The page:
When employees are diagnosed with coronavirus, Brown claims Amazon takes over a week to notify other members of the staff. She also was told by managers that workers will only be personally notified if they were in contact with the infected individual for 15 minutes or more. 
"They're only making these small changes to basically cover their ass," Brown said. "They're doing the bare minimum." 
Amazon disputes the allegations, pointing out they have provided protective gear, implemented temperature checks, and disinfected factories throughout the world. It noted it has implemented an additional $2 an hour raise for U.S. and Canadian workers during the pandemic and double overtime pay to compensate employees, and the additional wages have been extended through May 16. The company also said that it  broadened the circumstances that  would make an employee eligible to take further unpaid time off, including "high-risk individuals or school closures." 
"The union organizers' claims are also simply false – what's true is that masks, temperature checks, hand sanitizer, increased time off, increased pay, and more are standard across our network because we care deeply about the health and safety of our employees," Amazon spokesperson Timothy Carter told Cheddar. "We encourage anyone to compare the health and safety measures Amazon has taken, and the speed of their implementation, during this crisis with other retailers."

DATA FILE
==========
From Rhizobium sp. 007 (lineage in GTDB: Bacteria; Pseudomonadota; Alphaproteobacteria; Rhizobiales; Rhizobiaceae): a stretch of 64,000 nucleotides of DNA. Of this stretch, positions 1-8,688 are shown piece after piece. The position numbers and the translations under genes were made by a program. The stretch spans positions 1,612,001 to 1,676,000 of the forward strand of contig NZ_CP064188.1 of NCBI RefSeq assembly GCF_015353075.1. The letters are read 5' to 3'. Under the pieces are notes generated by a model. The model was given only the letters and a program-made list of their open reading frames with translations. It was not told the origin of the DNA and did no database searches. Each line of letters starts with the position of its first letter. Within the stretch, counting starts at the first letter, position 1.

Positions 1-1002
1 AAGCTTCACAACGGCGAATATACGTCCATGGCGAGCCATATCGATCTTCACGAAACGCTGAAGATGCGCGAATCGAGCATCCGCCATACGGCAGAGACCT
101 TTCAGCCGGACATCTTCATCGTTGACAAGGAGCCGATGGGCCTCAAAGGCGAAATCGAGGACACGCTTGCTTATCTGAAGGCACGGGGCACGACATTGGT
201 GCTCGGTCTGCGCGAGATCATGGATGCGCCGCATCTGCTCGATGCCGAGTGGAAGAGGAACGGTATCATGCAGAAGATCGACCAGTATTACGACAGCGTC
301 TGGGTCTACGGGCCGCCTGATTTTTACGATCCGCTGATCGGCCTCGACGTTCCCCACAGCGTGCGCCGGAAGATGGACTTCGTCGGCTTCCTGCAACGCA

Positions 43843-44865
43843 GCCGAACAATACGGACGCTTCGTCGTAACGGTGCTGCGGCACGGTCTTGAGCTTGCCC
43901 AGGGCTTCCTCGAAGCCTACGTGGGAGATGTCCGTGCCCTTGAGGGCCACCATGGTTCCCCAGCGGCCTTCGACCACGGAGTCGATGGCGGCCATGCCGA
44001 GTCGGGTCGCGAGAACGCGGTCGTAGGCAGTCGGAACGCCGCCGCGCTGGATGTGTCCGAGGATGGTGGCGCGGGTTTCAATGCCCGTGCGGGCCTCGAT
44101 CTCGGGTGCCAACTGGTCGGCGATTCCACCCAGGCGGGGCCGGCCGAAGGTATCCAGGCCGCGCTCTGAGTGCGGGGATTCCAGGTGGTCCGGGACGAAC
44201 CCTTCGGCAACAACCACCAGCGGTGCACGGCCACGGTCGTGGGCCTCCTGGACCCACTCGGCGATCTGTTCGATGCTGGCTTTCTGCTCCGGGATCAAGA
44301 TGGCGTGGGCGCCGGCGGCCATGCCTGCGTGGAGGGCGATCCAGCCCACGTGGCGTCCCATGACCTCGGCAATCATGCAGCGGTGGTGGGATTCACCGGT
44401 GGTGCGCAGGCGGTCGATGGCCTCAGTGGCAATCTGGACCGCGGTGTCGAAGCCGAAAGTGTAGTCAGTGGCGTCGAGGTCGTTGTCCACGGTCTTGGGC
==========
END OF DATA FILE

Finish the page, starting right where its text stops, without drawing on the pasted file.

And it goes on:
The office of New York Attorney General Letitia James is investigating similar allegations. In a letter to Amazon obtained by NPR, the state attorneys wrote that the company may have violated safety standards, broken whistleblower protection laws, and might be providing "inadequate" protections to warehouse workers. Officials are also investigating the firing of Christian Smalls, a Staten Island warehouse employee who helped organize a protest that called for the closure of the facility when several workers there tested positive. Smalls maintains he was fired because of his role in the rightful protest, while Amazon said he was let go for violating quarantine and safety regulations. 
Still, Brown said people are already coming to work while ill because they are concerned about losing their jobs. She fears the situation could get worse if the company ends unlimited unpaid time off as scheduled Thursday. 
"The minimum they should do is keep the unlimited time off until the coronavirus thing calms down," Brown said. "They should keep unlimited PPE (personal protective equipment). A lot of people who are sick, they are coming to work."